‘The necessity for scores of bioregional Johnny Appleseeds’
– Kirkpatrick Sale, ‘The Birth of Dartia’, Schumacher College journal #3, (Summer 1992)
It was good to see my last post on this topic receive attention on social media, it was shared widely and garnered some useful comments – this follows on from that and is best understood having read it beforehand. Shortly after publishing that post I saw Kirkpatrick Sale’s line about the ‘necessity for scores of bioregional Johnny Appleseeds’ and was heartened that perhaps we were seeing that flowering now, both with the Bioregional Learning Centre‘s Community of Practice and with a wider cohort of wild re-seeders – we still need more Joni Appleseeds too though.
Nick Turner, based in Stroud, engaged in communication about defining bioregions in these islands:
Nick: If the bioregion is to become meaningful as an organising category then perhaps there needs to be some thought as to the functions that it needs to facilitate. Perhaps that would include non-motorised transport, goods and food distribution. The Severn river basin where I live is too large for some of these functions so a more meaningful designation is the Severn Vale ‘management catchment’ or even the Frome and Cam ‘Operational catchment’ areas according to the gov environment data.
I’d be really interested if James or anyone could point to any introductory conceptualising questions to help frame my own thinking about this
James: Good thinking. I think the bioregion considered at ‘morphoregion’ scale may be a pointer here (See Kirkpatrick Sale’s Dwellers in the Land for where the concept is introduced. I mention it here: and point towards Mark Burton’s work on Manchester/Mersey bioregion here. These won’t necessarily provide answers but might begin to shape the edges of the question space!
Nick: Thanks for the links James. Interestingly, my local operational catchment area (morphoregion perhaps) seems very closely aligned with our district government boundaries. Perhaps a historical connection to the concept.
James: Yeah there’s quite a lot of that – if you trace the Saxon heptarchy through to the shire system in England and then on to ceremonial counties – with district and parish subdivisions there’s a fair amount of biogeographical boundaries – although rivers often form edges – counter to the bioregion v.1 sense of watersheds/ridges as edges. My county, Essex, is primarily – South border: Thames, West border: River Lea, North border: River Stour, east border: North Sea
Les Moore, based in Hackney, east London shared my original blog on the Hackney Permaculture Network Facebook page and noted:
Les: The Hackney Brook defines our local ‘micro-region’, it used to flow through Clissold Park (north), the boundary wall of Abney Park Cemetery, across Stamford Hill at the Cemetery main entrance, meandered through to Rendlesham Road and under the railway embankment west of Hackney Downs. Through Pembury Circus, Amhurst Road, adjacent to St Bartholomew’s Church, down to Well Street and along Wick Road and into the River Lea.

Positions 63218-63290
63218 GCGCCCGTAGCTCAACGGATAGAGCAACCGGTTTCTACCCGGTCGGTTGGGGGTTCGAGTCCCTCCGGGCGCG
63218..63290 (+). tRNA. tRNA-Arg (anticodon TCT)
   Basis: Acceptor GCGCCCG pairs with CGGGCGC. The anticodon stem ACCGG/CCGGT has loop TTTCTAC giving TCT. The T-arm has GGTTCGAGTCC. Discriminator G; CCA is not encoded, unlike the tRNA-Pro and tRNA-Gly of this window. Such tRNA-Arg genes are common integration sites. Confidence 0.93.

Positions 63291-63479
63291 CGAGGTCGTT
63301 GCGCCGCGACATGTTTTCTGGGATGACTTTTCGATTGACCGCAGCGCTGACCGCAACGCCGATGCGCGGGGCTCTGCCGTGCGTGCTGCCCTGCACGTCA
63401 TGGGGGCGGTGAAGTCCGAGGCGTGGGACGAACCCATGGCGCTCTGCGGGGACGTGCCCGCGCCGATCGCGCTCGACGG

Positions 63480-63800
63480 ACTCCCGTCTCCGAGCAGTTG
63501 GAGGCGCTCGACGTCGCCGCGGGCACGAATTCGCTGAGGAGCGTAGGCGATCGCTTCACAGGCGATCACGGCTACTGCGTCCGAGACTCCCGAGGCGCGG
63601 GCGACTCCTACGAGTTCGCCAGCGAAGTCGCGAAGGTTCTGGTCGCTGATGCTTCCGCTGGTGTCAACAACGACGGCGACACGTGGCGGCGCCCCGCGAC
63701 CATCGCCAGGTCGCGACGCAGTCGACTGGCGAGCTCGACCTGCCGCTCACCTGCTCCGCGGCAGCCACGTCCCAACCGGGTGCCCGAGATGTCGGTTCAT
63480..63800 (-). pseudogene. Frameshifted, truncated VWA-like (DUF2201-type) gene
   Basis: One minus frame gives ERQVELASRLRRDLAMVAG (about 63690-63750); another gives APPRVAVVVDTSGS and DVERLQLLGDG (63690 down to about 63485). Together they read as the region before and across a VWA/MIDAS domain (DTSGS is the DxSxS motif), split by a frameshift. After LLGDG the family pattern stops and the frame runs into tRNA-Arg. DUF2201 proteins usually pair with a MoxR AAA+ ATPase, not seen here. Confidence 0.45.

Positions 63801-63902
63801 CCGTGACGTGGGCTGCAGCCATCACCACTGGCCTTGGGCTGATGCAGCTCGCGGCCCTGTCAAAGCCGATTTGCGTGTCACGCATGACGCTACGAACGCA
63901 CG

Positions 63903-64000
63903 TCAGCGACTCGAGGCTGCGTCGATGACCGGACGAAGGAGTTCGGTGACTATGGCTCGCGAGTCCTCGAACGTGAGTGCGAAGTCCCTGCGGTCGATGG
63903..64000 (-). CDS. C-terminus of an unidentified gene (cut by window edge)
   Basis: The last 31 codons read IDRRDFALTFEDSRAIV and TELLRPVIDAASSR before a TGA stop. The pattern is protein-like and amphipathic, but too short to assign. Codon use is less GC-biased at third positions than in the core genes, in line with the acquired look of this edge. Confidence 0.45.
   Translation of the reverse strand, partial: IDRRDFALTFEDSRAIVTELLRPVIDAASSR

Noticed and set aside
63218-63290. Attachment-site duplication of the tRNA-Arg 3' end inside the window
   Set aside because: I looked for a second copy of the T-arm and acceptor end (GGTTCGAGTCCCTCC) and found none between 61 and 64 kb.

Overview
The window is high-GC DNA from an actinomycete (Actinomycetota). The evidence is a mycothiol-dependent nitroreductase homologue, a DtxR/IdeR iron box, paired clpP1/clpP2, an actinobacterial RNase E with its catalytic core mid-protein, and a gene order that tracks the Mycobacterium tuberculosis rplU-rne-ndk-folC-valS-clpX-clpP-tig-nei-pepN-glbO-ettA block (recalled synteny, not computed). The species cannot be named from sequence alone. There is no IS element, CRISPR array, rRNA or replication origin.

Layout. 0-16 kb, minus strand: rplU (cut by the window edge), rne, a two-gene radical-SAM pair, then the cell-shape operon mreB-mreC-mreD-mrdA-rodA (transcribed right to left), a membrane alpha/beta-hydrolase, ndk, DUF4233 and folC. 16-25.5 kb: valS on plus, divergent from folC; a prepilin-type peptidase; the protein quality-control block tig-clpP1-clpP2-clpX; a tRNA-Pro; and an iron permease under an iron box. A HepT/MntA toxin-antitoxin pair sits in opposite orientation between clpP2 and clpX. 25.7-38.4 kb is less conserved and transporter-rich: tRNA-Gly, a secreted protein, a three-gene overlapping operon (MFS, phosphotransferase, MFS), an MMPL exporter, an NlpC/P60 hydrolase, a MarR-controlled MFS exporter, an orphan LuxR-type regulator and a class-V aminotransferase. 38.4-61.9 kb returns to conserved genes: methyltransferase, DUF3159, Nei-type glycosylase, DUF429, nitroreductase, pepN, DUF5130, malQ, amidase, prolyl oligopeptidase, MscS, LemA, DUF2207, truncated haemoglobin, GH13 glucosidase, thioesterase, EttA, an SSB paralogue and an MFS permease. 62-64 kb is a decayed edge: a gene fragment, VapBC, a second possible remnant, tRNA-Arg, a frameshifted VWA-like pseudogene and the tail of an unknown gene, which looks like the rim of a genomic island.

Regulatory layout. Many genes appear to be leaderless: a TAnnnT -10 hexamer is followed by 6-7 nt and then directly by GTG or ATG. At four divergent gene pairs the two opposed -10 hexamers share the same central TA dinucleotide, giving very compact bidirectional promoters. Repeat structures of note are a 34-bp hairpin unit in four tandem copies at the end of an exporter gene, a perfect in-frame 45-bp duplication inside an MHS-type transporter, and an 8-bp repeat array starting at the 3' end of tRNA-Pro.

In these fragmentary bits of discussions I see connections between the places described and patches described by others – a map of the Archipelago, in which Nick’s catchment area can be seen between Anthony Melville’s Upper Thames watershed, and the area that Thom Forrester’s Forest of Dean Wum Land Party claims for ‘independence betwix Severn and Wye’ – all them in relation to the Independent Mercia championed by Jeff Kent and others as ‘an autonomous and sustainable bioregion with a confederation of English regions’ (encompassing Bioregion Birmingham?), the areas of the Wessex Regionalists, Mebyon Kernow and the independence movements of Wales and Scotland, a Manchester-Mersey Bioregion, or to Dartia (pdf) – the Dart Valley Bioregion, Ed Tyler’s Kintyre, Paul Channey’s Lizard Exit Plan, or the Dengie. Tim Robinson’s Connemara or the West Meath bioenergy region. I see Les’s Hackney Brook micro-region flow into the Lea Valley Bioregion outlined by OrganicLea. The seeds of a patchwork have already been spread, with some areas proving more fertile to growth than others – how I wonder might we accelerate succession, respond and adapt to the particularities of different niches, use successful projects as nurseries to advance progress elsewhere?
I am wondering about the utility of these words: Morphoregions and microregions, to describe distinct areas. These beginnings of a (or rather the extension of Sale’s) bioregional typology are certainly useful for granular specificity, but the language is a bit ungainly – perhaps it’s just due to unfamiliarity, but it doesn’t aid communication outside the circle of those already interested. It’s no wonder that the familiar forms of governance areas have a gravity to them however ecologically incoherent they may be, aided as they are both by the force of well-acquainted language and of history. Also as Nick notes, many existing government boundaries match biogeographical edges, they are ecologically coherent – and a bioregional consideration of the structures of England’s shires, hundreds, manors/tythings/parishes would itself be illuminating.
The on-going value of these traditional divisions were discussed by Joshua Toulmin Smith, one of the leaders of the mid-19th century radical Local Self-Government movement in the United Kingdom (and founding member of the Anti-Centralisation Union), who looked back to the Anglo-Saxons to find appropriate forms of self-government.
‘An examination of the most authentic records shows that the Parish is the original secular division of the land; made for the administration of Justice, keeping of the peace, collection of taxes, and the other purposes incidental to civil government and local well-being. There were by no means, originally, churches or priests to every parish. These were things of much later introduction. The Parish, being already in existence and active life, was simply the obvious and natural territorial division to which separate churches were allotted, when the piety of the wealthy led them to build and endow these.’ – Joshua Toulmin Smith, The parish : its powers and obligations at law, as regards the welfare of every neighbourhood, and in relation to the state; its officers and committees; and the responsibility of every parishioner (1857)